Paterson: I’m Stalling the Payments so We Don’t Run Out of Cash

dap qa 1 Paterson: Im Stalling the Payments so We Dont Run Out of CashALBANY—The economy is still bad, and New York is still running out of money, and David Paterson said he will tell budget officials to withhold payments to local governments and schools.

“We are in a very deep quagmire. New York is now at the breaking point. We are about to cross the financial Rubicon and pass into disaster,” David Paterson just said in a speech on Wall Street. “You can’t spend money you don’t have.”

Bob Megna, the budget director, said that the state’s general fund could, on its current course, end December with a $1 billion negative balance. (This has never happened before.) This could be covered by other funds, but just barely, Megna said.

“We will end the month–the general fund will end the month–in a negative position,” Megna said. “We can borrow from other state funds to close that position, but even if we use all our funds, all our rainy day funds, we’re still on the knife’s edge.”

Rather than do that in an “unorganized, chaotic fashion,” Megna said officials will opt for delay. “We’re in the process of developing that plan as we speak and we should be coming out with something this week.”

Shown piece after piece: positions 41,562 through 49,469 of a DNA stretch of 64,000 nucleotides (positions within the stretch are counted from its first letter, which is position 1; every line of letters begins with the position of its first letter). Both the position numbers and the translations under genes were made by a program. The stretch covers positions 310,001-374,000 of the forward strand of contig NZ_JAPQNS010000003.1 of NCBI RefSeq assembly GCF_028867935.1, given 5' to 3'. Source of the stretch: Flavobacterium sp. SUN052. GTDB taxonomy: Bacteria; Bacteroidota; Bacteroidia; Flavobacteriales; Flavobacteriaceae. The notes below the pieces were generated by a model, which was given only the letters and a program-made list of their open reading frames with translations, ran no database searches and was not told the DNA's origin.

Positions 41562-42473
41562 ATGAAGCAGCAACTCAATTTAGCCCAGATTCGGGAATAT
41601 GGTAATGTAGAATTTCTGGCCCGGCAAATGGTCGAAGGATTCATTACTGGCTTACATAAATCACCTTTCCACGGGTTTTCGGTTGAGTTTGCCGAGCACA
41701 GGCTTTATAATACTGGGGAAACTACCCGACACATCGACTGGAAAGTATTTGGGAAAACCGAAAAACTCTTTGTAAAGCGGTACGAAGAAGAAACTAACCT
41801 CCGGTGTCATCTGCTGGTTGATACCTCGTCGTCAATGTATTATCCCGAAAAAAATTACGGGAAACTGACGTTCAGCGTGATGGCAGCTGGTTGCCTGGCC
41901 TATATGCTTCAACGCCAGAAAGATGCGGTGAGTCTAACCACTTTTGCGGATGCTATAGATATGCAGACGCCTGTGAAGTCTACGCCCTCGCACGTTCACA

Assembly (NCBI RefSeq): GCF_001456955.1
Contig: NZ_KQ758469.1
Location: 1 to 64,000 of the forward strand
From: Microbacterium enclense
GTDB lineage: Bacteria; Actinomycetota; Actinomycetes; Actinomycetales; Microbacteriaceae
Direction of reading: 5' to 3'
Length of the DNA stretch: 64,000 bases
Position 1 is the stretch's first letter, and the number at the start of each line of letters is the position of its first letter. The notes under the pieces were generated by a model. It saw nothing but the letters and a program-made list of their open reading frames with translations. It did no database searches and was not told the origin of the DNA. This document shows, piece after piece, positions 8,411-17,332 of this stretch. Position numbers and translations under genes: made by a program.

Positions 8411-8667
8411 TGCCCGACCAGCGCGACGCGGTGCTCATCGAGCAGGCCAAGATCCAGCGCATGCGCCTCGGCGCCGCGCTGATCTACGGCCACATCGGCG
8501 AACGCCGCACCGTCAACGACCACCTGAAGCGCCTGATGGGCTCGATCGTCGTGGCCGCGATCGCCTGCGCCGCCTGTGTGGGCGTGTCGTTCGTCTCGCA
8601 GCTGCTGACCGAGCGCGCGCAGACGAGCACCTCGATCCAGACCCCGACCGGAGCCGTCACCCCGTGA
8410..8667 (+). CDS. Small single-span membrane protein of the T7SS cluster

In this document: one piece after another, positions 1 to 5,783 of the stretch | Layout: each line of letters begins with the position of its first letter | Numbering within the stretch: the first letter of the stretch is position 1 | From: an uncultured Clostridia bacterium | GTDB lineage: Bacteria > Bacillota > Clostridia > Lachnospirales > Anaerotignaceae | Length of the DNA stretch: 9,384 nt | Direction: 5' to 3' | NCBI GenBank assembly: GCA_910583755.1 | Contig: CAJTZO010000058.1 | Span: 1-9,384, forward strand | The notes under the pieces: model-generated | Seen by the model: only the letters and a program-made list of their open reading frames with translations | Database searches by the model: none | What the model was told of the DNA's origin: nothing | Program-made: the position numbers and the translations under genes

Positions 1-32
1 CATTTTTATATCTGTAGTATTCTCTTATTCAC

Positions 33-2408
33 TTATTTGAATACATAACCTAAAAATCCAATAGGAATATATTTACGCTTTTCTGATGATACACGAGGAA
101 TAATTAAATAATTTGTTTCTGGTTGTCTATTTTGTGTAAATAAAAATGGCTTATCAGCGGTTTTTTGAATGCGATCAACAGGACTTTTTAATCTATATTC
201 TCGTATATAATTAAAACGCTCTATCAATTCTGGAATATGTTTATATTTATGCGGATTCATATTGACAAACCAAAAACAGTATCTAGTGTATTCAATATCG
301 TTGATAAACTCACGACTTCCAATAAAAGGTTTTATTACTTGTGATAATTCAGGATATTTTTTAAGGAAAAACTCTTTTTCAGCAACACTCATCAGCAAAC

Paterson has bashed legislators for their half loaf and cited their inaction in a political fund-raising appeal. Paterson threatened to delay the local assistance payments while acquiescing to the deficit reduction deal; some have questioned Paterson’s legal authority to do so. He said he doesn’t care.

“I will continue to withhold payments until this economy is leveled off. I will probably be sued for this, but I will not let New York State run out of money on my watch,” Paterson declared.

The speech was made in the heart of the Financial District at 26 Broadway, the old headquarters of the Standard Oil Company, 48 Wall Street, the old headquarters of the Bank of New York, before an audience composed of business executives as well as labor and civic leaders. Paterson tipped his hat to Wall Street, drawing an ovation.

“Now Wall Street has come under great attack–Americans are mad at Wall Street,” Paterson said. “We can remind them of the inextricable progress between New York’s economy and Wall Street’s benefits.”

“You don’t hear anybody in New England complaining about clam chowder,” he said. “If you say anything about oil in Texas, they’ll string you up from the nearest tree. We need to stand by the engine of our economy in New York State, and that engine is Wall Street.”

Also during the speech, Richard Ravitch previewed some stark numbers: over four years, New York has projected deficits of $44 billion. For the next fiscal year–a new budget is due by April 1–Ravitch said the deficit will be “over $9 billion.”

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